In my early days as a GIS administrator, one of my number-one priorities was to build an enterprise, or organization-wide, GIS program.
I worked hard to figure out how to get GIS software directly into the hands of people in fire, planning, building and safety, engineering, public works, finance, parks and recreation, economic development, airports, code enforcement, housing, and any other discipline who would take a moment to listen to the benefits of GIS. As the Esri tools and supporting technologies progressed, the GIS team was able to achieve a vision of “no department left behind.”
We went from mainframe applications, extended through emulation software on dumb terminals, to stand-alone and networked desktop software, and eventually to Internet and mobile devices. My team and I moved closer and closer to this vision each and every day. And along the way came a lot of firsts: from GIS use on fire trucks to nonsurvey uses of GPS for public works asset data collection, from public access to GIS via the public library to the use of GIS for 3D statistical modeling, and from using GIS for revenue auditing to being one of the first local governments to use GIS on the Internet. The journey we took led us to a greater understanding of the return on investment of GIS, and we realized a lot of innovation by becoming creative as we sought to reinvent government.
Some of my peers in information systems and GIS, both inside and outside the organization, openly and critically questioned why I would want to encourage others to use the technology themselves. I was puzzled by this question. These peers would go on to ask, If everyone else was able to use the power of GIS, what would we do?
These were the same peers who could not understand why the GIS profession could not gain significant traction inside their own organizations. I simply did not see the logic in this line of thought. After all, there were so many other things we could work on: creating new datasets, developing data repositories, integrating GIS into mainstream applications like 911 and permitting systems, building kiosks and front counter applications, building citizen engagement websites, increasing operational efficiency through in-vehicle and mobile applications, and developing regional cooperatives, to name a few. There was just so much more to do.
And the more GIS was embraced by the various departments and the public, the more GIS became mission critical to the organization, and the more important we became to the organization. While the question my peers asked so many years ago still exists, we have been presented with an even greater opportunity to extend the power of GIS to every discipline in government.
More important, there’s an opportunity for GIS personnel to become even more mission critical to their organizations. The key today just might be Microsoft Office 2010. Think about the number of individuals who use Excel spreadsheets and PowerPoint presentations in your organization. There are millions of Microsoft Office users worldwide. What if you could harness their work to extend GIS through a tool they are already familiar with? With respect to Microsoft Excel, what if instead of performing analysis through pie charts or scatter diagrams, people could show their information on a map by clicking an Esri Map button on the toolbar?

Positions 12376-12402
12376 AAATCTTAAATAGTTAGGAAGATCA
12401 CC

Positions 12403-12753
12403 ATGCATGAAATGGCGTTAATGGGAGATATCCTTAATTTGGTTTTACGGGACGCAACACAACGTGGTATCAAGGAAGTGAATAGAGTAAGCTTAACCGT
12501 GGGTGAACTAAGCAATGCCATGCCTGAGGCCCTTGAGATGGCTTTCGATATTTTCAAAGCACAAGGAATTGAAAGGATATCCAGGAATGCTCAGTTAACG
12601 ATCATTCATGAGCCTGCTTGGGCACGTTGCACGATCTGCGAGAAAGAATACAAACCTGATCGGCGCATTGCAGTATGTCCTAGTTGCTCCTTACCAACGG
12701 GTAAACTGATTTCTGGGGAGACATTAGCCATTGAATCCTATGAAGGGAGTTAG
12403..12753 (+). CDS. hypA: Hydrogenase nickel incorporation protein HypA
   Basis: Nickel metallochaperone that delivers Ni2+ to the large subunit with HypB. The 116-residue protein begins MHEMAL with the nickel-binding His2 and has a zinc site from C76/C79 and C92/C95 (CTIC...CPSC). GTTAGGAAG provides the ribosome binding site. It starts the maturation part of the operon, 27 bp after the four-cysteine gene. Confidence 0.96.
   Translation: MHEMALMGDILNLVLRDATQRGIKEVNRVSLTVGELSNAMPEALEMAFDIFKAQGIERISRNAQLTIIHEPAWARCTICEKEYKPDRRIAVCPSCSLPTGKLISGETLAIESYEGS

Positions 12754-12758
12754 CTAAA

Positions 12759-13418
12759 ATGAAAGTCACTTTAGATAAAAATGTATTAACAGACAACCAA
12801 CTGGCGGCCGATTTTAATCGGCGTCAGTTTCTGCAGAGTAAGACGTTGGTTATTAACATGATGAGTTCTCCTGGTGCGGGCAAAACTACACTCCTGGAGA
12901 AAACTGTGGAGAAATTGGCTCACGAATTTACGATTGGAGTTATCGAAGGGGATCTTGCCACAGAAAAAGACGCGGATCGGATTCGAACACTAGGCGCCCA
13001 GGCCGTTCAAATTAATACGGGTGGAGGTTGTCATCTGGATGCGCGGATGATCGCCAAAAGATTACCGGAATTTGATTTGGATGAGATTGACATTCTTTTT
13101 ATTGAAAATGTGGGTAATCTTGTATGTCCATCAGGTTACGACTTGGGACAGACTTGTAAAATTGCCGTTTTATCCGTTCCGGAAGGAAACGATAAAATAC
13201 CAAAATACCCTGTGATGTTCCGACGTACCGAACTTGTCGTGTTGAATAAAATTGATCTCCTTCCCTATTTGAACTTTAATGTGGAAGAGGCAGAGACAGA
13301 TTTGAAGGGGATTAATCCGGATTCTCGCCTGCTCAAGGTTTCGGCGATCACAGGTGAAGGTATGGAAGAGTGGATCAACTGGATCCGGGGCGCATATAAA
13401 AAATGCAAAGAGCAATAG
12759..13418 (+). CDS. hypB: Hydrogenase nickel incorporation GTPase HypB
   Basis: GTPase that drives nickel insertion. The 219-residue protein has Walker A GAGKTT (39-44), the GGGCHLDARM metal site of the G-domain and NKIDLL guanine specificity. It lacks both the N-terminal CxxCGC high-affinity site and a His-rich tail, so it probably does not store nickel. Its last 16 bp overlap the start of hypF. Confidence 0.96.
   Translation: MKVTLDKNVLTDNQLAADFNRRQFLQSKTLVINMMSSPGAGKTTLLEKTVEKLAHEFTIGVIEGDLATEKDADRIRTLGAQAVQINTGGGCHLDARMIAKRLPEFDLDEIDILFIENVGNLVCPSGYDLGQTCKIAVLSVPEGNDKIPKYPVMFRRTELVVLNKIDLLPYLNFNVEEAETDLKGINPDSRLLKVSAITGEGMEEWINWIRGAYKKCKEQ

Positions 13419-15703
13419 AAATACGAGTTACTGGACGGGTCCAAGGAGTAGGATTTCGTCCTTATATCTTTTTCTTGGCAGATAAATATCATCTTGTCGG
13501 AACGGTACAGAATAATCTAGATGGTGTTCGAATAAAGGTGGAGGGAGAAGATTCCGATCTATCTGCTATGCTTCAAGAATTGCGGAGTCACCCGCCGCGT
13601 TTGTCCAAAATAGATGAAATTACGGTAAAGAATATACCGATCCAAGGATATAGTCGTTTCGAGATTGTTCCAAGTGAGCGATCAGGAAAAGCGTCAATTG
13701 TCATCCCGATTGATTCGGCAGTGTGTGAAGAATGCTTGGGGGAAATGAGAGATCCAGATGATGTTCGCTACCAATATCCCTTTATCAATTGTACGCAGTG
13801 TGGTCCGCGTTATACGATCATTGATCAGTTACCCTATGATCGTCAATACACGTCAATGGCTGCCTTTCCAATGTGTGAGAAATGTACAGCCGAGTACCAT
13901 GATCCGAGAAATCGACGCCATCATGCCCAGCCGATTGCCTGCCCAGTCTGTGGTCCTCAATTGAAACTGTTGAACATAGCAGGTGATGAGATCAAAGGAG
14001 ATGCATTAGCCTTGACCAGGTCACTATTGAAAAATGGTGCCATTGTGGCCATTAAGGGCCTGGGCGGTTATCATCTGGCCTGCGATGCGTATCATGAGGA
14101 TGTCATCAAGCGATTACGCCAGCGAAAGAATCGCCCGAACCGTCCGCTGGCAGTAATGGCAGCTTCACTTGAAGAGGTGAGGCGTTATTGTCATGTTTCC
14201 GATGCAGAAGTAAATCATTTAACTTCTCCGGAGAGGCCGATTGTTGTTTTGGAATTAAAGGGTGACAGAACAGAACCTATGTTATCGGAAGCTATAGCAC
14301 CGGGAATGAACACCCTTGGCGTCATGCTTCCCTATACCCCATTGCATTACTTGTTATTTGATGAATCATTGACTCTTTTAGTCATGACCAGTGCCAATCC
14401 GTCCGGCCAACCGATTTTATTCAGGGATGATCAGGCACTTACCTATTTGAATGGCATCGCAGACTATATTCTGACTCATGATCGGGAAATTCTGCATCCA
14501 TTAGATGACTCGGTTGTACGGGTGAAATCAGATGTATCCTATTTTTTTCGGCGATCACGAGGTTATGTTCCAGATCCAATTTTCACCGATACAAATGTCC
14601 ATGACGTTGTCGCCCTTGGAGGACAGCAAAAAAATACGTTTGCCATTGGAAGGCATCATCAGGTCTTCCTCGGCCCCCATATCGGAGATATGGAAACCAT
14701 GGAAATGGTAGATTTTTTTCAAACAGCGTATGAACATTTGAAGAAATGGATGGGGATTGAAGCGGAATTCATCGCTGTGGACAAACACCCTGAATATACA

Well, that’s exactly what your users can do with Esri Maps for Office, a simple plug-in for Microsoft Office. The power of mapping comes through an ArcGIS Online subscription extended through the add-in. Microsoft Office draws from basemaps and leverages the data you and your colleagues have been developing and maintaining for decades.
Public works professionals could take spreadsheets of capital projects and create interactive maps of the locations of those projects ranked by cost, time to completion, or any other factor and perform their own analyses. Finance directors could take spreadsheets of delinquent payments by billing route or by month and build heat maps of the patterns to better understand their businesses and citizens’ payment habits and set course corrections. Or the same department could show where money was being allocated across a community. These maps and analyses could be used for internal review or, with the click of a button, turned into web maps that could be embedded in public-facing accountability and transparency websites.
Consider the hundreds of PowerPoint presentations created each year. While these presentations are impactful and professional, what do you do if someone asks a question about the information in a map image and the map itself doesn’t contain the answer? You may come off as unprepared, or you may have to have another meeting. With Esri Maps for Office and ArcGIS Online, you can create presentations with live maps embedded in them. When an elected official raises a question, you simply click the live map inserted into the PowerPoint to navigate to the answer. You move from presentation to interaction.
These are simple routines that GIS professionals have performed on behalf of other disciplines for years. Now everyone can make his own maps. Try ArcGIS Online and Esri Maps for Office yourself—or better yet, show them to the finance director. See esri.com/maps4office.
Follow Christopher Thomas on Twitter at @GIS_Advocate.